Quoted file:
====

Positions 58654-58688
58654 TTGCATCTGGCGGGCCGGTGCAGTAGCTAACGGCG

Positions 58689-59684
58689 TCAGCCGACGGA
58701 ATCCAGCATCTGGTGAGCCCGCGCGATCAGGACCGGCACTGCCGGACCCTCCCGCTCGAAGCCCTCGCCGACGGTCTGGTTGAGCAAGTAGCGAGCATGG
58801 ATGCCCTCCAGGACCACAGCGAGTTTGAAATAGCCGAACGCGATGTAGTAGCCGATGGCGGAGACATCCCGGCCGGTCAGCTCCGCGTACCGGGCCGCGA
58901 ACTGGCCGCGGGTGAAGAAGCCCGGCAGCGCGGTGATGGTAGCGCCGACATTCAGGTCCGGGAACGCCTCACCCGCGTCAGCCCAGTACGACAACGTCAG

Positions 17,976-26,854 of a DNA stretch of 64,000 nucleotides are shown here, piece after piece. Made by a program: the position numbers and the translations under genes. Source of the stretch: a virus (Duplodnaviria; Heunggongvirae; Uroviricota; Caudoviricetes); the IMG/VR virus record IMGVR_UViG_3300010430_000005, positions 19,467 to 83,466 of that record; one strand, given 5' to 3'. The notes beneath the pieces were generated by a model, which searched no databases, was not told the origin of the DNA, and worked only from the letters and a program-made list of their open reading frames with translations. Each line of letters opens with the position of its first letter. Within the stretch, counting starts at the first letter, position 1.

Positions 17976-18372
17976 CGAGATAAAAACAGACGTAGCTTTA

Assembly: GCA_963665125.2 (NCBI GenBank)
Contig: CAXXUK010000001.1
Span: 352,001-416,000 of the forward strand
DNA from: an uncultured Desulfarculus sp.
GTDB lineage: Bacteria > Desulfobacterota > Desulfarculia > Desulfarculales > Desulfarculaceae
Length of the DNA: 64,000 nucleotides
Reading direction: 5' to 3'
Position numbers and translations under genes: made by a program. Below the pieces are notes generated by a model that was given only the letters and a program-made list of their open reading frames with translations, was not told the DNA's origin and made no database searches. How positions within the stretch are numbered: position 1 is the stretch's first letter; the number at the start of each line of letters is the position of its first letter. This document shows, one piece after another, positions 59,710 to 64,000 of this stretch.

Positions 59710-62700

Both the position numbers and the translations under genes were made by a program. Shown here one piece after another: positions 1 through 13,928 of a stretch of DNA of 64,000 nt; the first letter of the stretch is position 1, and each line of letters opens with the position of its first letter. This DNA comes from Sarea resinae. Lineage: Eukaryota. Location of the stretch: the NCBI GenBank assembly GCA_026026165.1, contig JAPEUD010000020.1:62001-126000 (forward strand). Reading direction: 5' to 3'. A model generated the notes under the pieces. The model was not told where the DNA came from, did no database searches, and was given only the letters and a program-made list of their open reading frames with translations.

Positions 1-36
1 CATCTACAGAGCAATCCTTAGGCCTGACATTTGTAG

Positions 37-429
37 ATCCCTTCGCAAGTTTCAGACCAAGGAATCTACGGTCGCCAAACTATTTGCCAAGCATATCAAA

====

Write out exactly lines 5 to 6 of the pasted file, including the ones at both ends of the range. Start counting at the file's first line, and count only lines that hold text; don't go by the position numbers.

58701 ATCCAGCATCTGGTGAGCCCGCGCGATCAGGACCGGCACTGCCGGACCCTCCCGCTCGAAGCCCTCGCCGACGGTCTGGTTGAGCAAGTAGCGAGCATGG
58801 ATGCCCTCCAGGACCACAGCGAGTTTGAAATAGCCGAACGCGATGTAGTAGCCGATGGCGGAGACATCCCGGCCGGTCAGCTCCGCGTACCGGGCCGCGA